Lawmakers should develop baseline regulations for consumer genetic testing companies, a Washington Post editorial argues.
Privacy concerns regarding genetic testing have come to the forefront after law enforcement's increasing use of genetic genealogy databases to search for suspects in cold cases. While this has led to arrests, including in the Golden State Killer case, it has also raise questions about data sharing, the Post adds.
Companies like 23andMe and Ancestry have recently developed and adopted guidelines governing when they would share customer data with other companies or with law enforcement officials. In particular, they said they would seek users' separate, express consent to provide their individual genetic data to third parties and would disclose the number of requests from law enforcement they receive annually.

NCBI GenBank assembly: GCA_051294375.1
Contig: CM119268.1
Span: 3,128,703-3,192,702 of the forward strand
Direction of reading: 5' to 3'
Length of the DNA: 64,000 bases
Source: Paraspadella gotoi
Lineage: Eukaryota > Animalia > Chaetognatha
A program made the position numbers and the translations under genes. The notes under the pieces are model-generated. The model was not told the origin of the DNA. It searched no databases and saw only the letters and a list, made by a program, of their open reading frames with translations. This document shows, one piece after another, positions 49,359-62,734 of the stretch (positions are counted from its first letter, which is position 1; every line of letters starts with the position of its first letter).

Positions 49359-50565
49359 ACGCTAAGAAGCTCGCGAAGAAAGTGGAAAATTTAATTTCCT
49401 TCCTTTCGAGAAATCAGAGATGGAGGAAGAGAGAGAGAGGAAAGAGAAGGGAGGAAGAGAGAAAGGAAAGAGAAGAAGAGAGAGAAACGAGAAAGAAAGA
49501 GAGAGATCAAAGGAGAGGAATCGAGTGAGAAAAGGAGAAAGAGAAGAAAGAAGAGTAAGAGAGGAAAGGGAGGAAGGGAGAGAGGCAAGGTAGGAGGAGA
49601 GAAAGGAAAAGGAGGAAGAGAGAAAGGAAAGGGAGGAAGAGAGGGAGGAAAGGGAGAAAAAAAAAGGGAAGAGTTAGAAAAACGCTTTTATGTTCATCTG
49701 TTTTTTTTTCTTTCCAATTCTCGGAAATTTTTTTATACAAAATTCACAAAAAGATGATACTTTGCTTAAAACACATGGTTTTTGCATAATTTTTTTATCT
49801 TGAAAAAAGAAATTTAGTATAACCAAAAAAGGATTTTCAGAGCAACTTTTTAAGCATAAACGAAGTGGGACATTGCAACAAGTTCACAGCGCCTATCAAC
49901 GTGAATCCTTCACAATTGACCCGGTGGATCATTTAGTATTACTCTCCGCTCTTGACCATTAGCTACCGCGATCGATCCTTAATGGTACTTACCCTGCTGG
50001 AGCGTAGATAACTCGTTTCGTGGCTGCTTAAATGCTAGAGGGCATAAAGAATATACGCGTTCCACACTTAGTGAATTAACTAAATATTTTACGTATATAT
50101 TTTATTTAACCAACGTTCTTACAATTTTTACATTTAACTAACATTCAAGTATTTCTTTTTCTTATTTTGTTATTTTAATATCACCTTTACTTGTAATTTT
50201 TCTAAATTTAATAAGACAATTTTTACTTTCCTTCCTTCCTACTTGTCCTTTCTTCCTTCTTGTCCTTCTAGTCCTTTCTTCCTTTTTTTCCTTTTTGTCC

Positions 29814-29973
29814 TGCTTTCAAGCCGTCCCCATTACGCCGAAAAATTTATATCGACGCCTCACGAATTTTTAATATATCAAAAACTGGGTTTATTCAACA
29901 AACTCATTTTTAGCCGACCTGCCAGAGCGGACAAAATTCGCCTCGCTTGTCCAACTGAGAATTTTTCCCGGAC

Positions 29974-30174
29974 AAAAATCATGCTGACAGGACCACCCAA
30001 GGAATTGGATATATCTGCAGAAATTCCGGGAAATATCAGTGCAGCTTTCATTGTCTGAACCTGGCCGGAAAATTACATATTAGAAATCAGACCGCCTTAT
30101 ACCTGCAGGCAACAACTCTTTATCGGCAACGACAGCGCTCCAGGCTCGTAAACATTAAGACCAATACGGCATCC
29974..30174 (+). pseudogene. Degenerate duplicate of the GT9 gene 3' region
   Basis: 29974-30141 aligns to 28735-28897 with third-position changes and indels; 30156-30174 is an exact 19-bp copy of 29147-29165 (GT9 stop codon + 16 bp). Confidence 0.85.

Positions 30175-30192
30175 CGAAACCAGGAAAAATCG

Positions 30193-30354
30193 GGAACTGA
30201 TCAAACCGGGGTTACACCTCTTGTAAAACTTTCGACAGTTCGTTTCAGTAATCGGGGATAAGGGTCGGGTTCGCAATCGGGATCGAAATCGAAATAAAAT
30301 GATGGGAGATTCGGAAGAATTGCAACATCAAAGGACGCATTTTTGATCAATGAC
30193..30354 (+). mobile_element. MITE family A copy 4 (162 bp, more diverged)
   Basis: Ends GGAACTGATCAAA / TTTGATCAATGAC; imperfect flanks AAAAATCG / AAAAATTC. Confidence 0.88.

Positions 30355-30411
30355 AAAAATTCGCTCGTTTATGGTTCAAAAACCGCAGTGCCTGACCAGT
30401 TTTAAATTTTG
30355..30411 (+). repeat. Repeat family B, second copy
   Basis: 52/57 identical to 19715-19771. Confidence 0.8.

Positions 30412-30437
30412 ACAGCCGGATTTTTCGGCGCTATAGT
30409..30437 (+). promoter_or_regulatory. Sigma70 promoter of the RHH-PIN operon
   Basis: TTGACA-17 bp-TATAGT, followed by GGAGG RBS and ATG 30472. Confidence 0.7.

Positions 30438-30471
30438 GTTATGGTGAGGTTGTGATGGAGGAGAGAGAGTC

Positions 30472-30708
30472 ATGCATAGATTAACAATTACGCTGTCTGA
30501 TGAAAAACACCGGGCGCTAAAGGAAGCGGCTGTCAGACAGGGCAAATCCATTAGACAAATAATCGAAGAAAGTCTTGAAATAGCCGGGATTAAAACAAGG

But the Post notes "voluntary commitments from a handful of companies can only do so much." In its editorial, it calls on Congress to create standards.
"Genetic-testing technology is progressing rapidly. The rules need to keep up," the Post writes. "Even as companies strengthen their privacy policies, lawmakers should consider creating baseline security standards and disclosure requirements to ensure that consumers understand the risks and how their data can be used."